Even with all of these challenges that are unique to the marathon, the vast majority of runners will be able to finish the race. Despite low fuel, muscle damage and poor pacing, it’s still possible to finish all 26.2 miles.

But when should you drop out of a marathon? What are the signs that point to a DNF (“Did Not Finish”) as a good thing?

There are two important reasons that should compel you to drop out of a marathon.

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Fat-loss Workout: Hybrid Exercise #4- Squat + Lateral Raise

Fat-Loss Workout: Exercise #3- Lunge+Bicep Curl+Shoulder Press

Fat-loss Workout: Hybrid Exercise #2: Chest Press+ Crunch

Fat-Loss Workout: Hybrid Exercise #1 Squat+Row

Going Out Too Fast

There are many lessons learned on the track or pavement during a race. Many of us have experienced going out to fast. Here is an entry from a running log that will give you insight how to prevent this from occurring and how to optimally pace yourself according to your current level of fitness.

Journal Entry
After a disappointing race last season I wrote this journal entry. I was so keyed up before the race to make a big break through that I ditched my race plan because I “felt good” running 2:10 for the first 800m and then I payed for it by going too deep anaerobically too quickly. I was never able to get it the race under control and a poor performance was the result.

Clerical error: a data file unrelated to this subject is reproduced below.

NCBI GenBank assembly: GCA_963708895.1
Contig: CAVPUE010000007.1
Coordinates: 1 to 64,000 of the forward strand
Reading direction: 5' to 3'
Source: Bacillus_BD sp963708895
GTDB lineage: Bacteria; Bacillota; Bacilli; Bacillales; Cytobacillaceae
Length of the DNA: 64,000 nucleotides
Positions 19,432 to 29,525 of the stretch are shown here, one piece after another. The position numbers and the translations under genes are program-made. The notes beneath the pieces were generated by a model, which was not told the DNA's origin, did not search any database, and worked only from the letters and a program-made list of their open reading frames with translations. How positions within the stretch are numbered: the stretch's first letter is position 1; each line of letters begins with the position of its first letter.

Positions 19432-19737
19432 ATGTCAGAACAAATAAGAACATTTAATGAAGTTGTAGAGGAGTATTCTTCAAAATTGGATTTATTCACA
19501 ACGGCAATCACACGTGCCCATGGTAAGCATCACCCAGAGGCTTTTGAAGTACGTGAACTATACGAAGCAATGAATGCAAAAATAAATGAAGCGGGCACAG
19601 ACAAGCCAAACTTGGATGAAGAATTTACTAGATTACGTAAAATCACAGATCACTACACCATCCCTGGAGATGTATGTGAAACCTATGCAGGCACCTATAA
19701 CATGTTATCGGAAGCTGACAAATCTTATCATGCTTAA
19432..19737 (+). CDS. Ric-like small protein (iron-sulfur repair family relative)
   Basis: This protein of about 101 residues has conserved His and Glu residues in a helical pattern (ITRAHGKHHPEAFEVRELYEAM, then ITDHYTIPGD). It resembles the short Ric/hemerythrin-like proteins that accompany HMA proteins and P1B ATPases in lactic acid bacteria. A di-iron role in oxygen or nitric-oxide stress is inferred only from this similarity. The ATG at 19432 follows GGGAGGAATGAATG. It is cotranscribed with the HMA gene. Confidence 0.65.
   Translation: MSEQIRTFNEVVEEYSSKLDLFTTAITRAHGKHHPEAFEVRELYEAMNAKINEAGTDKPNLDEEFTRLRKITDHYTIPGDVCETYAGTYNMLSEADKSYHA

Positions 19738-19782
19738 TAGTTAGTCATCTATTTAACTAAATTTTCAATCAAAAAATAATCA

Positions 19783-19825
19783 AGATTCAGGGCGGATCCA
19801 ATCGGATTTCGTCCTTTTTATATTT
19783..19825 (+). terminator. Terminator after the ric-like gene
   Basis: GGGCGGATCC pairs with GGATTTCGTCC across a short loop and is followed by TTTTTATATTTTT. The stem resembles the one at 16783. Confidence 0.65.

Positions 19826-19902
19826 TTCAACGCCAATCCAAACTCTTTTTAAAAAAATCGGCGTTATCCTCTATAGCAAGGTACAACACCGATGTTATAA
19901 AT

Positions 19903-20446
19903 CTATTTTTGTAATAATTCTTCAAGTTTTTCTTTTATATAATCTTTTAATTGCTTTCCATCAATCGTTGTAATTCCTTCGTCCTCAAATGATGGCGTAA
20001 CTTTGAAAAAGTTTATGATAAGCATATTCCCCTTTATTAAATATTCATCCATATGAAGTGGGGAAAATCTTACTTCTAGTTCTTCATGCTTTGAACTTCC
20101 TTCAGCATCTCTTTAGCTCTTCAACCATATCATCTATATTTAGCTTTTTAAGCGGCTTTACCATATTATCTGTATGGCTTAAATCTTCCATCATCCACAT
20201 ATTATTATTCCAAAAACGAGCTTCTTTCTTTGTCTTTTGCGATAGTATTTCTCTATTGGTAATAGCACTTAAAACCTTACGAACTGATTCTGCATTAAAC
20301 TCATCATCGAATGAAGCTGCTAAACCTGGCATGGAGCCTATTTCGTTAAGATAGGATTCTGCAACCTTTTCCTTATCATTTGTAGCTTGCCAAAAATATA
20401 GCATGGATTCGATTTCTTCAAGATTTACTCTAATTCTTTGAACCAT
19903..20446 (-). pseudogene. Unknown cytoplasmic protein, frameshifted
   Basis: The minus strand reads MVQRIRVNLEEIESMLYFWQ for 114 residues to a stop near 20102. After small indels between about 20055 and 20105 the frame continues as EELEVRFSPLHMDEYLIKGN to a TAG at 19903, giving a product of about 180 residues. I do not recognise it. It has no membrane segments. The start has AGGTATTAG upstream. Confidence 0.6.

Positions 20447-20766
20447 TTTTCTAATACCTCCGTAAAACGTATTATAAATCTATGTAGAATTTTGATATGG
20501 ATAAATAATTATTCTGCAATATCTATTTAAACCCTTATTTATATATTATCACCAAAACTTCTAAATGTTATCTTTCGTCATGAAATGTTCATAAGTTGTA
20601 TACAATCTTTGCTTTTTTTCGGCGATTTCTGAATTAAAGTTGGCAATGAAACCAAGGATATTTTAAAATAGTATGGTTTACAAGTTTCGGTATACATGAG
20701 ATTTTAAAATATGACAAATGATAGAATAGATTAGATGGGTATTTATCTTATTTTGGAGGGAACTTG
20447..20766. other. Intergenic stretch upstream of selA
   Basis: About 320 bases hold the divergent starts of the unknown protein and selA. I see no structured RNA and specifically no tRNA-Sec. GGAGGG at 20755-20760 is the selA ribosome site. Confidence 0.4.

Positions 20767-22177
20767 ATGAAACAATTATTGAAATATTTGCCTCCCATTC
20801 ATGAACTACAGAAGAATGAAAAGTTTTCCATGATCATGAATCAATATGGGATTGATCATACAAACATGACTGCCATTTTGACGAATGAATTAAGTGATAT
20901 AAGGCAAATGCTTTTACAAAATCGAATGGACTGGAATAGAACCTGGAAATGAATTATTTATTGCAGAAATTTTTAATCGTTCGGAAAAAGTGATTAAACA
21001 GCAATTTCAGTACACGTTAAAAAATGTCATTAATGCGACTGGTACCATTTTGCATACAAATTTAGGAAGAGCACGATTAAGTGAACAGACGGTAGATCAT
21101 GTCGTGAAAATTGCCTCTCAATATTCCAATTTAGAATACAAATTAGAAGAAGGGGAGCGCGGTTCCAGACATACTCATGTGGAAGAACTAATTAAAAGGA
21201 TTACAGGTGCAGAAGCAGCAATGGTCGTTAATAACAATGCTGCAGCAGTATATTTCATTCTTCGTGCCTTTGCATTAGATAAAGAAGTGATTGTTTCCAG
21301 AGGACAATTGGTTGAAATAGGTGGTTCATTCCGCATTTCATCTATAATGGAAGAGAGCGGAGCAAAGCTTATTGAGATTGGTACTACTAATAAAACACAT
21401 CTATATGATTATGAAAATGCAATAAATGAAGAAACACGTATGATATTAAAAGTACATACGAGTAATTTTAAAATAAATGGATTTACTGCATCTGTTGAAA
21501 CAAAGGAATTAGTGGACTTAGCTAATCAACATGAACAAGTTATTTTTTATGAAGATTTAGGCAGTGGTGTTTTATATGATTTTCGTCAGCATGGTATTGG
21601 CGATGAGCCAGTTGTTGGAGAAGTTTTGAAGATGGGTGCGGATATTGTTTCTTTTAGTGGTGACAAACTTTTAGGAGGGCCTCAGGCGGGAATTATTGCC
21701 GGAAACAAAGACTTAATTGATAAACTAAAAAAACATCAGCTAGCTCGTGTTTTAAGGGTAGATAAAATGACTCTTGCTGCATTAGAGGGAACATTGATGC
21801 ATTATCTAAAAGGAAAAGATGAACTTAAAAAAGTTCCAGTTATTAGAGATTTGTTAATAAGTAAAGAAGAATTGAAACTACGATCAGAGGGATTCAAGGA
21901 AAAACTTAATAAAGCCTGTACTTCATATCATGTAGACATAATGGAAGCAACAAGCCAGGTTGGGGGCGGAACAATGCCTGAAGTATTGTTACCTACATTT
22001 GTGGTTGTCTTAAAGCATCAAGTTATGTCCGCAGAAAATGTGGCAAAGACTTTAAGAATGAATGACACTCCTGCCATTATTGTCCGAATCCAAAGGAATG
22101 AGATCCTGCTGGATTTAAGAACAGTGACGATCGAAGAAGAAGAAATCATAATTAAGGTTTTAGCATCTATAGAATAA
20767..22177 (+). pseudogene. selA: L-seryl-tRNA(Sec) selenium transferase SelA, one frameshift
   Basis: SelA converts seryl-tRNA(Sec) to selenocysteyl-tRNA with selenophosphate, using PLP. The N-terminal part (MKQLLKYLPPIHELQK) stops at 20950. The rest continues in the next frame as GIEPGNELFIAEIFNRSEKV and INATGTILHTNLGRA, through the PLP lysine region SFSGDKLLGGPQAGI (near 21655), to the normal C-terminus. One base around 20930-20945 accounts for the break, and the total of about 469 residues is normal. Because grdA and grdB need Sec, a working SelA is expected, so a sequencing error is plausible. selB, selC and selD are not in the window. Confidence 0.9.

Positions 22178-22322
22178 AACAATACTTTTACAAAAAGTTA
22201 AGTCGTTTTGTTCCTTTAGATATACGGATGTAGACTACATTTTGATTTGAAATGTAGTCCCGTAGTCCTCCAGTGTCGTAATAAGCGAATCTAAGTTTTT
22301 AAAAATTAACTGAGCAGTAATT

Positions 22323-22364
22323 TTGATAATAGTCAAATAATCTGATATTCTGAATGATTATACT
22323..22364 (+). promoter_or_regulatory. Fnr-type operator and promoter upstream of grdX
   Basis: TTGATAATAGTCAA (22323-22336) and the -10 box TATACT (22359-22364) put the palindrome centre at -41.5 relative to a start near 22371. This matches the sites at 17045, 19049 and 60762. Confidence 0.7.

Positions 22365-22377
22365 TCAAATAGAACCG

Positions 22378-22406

The lesson learned was that regardless of what everyone else does there is a limit to how fast I am willing to run the first laps of a race. I think that everyone should employ some type of limit to how fast they are willing to go out in for the first couple of laps. I based mine on previous PR’s.

Race Distance Current PR Current PR Pace 400m Race Distance First Lap Range Second Lap Range
 800m 1:55.0 400m (57.5) 800m (55-56.5)  
1500m 3:54.4 400m (62.4) 1500m (60-61)  
3000m 8:27.1 400m (67.6) 3000m (65-67)  
3000m SC 8:55.7 400m (71.4) 3000m SC (67-70)  
5000m 14:21 400m (68.9) 5000m (67-69) 67-68
10000m 30:44 400m (73.76) 10000m (72-74) 72-73

Now going into a race I assess my current level of fitness and determine how fast I want to go, rather than letting the adrenaline of the race dictate my pace. I hope this lesson helps someone in their race preparation.  Check out our pacing chart to learn more about your pacing.

Have you ever gone out too fast? What was your experience?

Warm-up & Cool-Down for Fat-Loss Workout